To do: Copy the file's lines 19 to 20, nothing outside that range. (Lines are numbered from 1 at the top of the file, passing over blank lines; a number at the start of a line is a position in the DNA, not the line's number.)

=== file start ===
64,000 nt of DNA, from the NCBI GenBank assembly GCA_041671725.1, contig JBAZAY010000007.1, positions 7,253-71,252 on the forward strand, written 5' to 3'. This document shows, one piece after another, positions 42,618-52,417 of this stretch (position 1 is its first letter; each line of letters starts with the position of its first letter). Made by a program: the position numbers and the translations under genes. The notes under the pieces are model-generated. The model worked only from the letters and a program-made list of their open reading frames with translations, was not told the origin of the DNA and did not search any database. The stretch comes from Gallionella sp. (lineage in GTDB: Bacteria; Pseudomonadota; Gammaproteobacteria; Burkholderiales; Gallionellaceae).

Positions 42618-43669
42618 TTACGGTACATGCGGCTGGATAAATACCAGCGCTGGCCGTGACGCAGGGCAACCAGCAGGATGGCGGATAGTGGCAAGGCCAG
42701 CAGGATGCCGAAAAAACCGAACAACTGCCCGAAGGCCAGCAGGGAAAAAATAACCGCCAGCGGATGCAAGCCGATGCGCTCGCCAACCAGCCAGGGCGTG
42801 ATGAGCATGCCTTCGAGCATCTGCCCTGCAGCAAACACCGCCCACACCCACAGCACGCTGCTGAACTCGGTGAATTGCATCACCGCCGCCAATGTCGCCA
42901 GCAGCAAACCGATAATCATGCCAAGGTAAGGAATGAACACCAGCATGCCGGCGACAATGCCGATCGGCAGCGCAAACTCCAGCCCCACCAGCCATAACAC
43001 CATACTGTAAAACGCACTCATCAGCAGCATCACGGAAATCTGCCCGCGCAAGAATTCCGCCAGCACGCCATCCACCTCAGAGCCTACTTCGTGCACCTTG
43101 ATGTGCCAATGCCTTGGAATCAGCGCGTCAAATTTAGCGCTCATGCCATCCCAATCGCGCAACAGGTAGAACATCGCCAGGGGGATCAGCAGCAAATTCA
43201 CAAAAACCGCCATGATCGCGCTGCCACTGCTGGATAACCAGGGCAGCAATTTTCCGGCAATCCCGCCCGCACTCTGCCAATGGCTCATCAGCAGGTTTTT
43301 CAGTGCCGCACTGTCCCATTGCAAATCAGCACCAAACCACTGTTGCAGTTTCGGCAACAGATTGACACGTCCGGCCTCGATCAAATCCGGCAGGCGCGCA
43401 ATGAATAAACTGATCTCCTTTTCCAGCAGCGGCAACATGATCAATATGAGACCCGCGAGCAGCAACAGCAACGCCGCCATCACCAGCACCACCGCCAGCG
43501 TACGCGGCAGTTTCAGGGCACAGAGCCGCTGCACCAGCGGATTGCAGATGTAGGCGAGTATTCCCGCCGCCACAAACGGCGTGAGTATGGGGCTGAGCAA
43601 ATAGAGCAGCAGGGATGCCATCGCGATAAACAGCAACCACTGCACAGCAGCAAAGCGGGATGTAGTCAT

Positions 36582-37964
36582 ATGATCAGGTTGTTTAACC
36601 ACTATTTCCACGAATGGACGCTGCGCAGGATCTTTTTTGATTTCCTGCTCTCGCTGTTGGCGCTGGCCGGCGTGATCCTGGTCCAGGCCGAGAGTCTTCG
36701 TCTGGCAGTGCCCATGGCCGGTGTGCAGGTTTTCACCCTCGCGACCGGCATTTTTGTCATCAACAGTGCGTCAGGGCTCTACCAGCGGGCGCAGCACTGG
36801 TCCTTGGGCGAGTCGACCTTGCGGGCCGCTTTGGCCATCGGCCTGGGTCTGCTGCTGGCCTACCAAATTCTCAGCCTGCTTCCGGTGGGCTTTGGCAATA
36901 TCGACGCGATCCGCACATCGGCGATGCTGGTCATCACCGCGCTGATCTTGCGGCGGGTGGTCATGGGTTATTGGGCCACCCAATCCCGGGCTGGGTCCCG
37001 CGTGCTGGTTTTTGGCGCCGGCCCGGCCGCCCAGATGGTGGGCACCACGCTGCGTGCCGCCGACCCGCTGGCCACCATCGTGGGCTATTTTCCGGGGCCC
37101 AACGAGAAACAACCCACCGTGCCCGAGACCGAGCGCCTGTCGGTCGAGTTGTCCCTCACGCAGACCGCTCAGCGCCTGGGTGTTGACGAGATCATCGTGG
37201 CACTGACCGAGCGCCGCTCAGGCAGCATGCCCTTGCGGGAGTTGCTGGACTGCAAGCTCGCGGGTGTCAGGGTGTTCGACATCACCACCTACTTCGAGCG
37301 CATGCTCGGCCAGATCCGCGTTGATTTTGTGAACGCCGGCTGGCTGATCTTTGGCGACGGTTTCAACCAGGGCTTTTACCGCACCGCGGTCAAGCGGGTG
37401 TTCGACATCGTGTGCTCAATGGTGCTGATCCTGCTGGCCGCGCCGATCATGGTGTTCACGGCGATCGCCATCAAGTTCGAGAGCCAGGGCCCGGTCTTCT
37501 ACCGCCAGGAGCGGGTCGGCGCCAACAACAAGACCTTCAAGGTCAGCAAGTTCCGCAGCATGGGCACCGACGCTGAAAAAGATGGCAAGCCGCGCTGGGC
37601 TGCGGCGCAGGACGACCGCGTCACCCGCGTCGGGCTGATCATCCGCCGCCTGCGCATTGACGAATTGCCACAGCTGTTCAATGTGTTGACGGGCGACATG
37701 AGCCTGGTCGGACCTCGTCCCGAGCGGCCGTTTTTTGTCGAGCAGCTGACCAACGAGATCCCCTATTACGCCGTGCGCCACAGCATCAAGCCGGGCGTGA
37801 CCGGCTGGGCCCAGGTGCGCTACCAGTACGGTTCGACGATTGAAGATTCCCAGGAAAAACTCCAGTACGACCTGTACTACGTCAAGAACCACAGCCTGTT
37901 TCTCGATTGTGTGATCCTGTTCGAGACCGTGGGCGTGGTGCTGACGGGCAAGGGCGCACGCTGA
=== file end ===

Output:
36901 TCGACGCGATCCGCACATCGGCGATGCTGGTCATCACCGCGCTGATCTTGCGGCGGGTGGTCATGGGTTATTGGGCCACCCAATCCCGGGCTGGGTCCCG
37001 CGTGCTGGTTTTTGGCGCCGGCCCGGCCGCCCAGATGGTGGGCACCACGCTGCGTGCCGCCGACCCGCTGGCCACCATCGTGGGCTATTTTCCGGGGCCC